Roswell Park Researchers Offer Novel Insight into Genetic Changes Leading to Cancer: Findings may lead to personalized prognostic tests for blood disorders

BUFFALO, N.Y. — Predisposition to cancer and cancer progression can result from gene mutations that cause elevated rates of genetic damage. Similarly, carcinogens, including some that are used in chemotherapy during cancer treatment, act by damaging the DNA. A new study from Roswell Park Cancer Institute offers insights into the mechanisms that can lead to genetic mutations and proposes opportunities for developing prognostic tests for specific blood disorders and blood cancers based on these striking findings. The study has been published online ahead of print in the journal PLOS Genetics.

Steven Pruitt, PhD, Professor of Oncology in the Department of Molecular and Cellular Biology at Roswell Park, led a team of scientists that conducted next-generation sequencing of red blood cell micronuclei (Mic-Seq) to define the locations of chromosome breaks genome-wide. Traditional micronucleus assays have been used to show increases in DNA damage by measuring the frequency of micronuclei, but failed to reveal the locations of the damage. In contrast, Mic-Seq reveals where damage is occurring and identifies the genes that are likely to become compromised, adding new insights into how the gene mutations that can lead to cancer progression arise.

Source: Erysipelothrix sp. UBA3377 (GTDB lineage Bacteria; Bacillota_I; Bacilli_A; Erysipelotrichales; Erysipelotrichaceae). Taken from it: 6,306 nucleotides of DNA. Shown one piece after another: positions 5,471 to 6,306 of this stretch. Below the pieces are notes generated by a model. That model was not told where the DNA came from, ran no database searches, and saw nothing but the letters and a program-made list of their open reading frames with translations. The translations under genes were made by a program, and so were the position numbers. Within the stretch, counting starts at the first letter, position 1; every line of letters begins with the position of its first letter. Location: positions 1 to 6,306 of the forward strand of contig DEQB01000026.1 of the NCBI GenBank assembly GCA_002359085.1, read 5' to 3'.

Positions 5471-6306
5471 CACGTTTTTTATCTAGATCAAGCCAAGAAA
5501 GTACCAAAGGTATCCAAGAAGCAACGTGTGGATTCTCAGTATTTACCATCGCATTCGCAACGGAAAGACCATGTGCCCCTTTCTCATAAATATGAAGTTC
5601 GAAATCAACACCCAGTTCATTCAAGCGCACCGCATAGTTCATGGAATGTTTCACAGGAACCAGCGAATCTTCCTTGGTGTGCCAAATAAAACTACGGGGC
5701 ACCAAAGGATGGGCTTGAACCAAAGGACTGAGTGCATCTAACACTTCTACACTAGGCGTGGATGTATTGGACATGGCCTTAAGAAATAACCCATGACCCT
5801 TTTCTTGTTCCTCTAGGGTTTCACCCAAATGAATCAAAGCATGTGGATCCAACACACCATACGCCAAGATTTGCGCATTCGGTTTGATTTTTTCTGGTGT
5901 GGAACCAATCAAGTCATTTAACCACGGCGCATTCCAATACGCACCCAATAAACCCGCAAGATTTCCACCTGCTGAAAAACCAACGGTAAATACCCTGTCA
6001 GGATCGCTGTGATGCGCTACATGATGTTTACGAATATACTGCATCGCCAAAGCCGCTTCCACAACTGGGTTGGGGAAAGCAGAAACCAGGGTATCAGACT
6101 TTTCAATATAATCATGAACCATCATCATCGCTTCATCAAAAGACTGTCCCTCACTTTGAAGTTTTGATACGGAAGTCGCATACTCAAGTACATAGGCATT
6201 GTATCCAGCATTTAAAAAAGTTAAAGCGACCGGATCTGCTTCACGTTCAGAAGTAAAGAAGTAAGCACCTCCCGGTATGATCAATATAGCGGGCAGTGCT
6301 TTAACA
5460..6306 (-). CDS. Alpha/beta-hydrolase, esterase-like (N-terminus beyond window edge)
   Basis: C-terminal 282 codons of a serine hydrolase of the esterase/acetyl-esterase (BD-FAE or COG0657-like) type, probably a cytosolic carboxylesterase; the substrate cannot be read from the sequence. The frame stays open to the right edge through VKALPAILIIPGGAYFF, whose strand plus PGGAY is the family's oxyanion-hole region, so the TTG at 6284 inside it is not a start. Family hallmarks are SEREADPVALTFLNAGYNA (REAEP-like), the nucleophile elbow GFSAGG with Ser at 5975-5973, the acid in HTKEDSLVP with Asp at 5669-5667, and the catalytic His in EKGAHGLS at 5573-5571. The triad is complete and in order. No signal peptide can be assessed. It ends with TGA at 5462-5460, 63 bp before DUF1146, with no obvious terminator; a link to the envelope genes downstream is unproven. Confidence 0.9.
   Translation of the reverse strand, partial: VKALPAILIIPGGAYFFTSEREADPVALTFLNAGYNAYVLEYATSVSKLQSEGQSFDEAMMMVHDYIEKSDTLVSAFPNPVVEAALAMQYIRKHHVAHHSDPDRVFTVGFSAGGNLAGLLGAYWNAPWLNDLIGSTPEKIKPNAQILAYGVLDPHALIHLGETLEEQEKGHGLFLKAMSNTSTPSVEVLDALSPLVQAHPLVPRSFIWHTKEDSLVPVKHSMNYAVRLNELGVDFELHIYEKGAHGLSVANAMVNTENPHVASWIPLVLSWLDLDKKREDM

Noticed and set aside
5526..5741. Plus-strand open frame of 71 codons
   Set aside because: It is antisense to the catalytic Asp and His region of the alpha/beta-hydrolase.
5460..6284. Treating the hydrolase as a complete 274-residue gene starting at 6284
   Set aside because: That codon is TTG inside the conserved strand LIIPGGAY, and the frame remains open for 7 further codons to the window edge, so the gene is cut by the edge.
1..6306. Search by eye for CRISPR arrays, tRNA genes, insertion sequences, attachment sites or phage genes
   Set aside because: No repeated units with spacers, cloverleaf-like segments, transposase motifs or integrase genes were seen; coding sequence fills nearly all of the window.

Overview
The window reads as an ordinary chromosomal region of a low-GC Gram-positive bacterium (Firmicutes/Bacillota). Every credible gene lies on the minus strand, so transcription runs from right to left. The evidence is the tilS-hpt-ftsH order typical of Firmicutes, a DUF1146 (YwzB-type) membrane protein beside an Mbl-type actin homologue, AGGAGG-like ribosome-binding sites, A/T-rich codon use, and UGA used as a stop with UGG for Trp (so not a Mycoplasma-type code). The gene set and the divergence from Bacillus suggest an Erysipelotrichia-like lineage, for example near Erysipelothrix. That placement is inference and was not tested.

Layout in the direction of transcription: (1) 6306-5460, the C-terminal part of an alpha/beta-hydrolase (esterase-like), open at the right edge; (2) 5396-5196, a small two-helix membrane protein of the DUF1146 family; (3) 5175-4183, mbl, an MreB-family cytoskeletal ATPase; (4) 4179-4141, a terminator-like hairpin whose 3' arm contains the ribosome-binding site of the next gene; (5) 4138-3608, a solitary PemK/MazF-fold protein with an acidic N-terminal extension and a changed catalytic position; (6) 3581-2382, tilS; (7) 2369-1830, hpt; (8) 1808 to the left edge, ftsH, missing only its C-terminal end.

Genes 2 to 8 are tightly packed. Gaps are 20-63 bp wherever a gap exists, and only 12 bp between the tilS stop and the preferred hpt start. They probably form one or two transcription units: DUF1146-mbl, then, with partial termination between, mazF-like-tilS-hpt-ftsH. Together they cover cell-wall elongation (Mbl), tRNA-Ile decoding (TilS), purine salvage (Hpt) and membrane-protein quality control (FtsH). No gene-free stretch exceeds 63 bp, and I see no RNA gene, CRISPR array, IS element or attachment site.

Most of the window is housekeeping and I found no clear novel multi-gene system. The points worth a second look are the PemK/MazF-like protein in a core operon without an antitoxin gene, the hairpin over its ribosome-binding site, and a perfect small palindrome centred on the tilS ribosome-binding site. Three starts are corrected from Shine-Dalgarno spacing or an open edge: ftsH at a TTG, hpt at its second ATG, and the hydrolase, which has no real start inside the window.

“These studies suggest that Mic-Seq can provide an effective means for identifying and predicting locations that are susceptible to genetic damage in a variety of circumstances and these predictions may have prognostic value,” says Dr. Pruitt. “We plan additional studies extending this Mic-Seq approach where we hope to develop personalized prognostic tests to identify patients who are at risk of progression of myelodysplastic syndrome to acute myeloid leukemia or are likely to suffer therapy-related secondary leukemia following treatment for childhood cancer.”

This research was supported, in part, by grants from R01CA130995 and R01AGO41854. The study, “A Signature of Genomic Instability Resulting from Deficient Replication Licensing,” is available at

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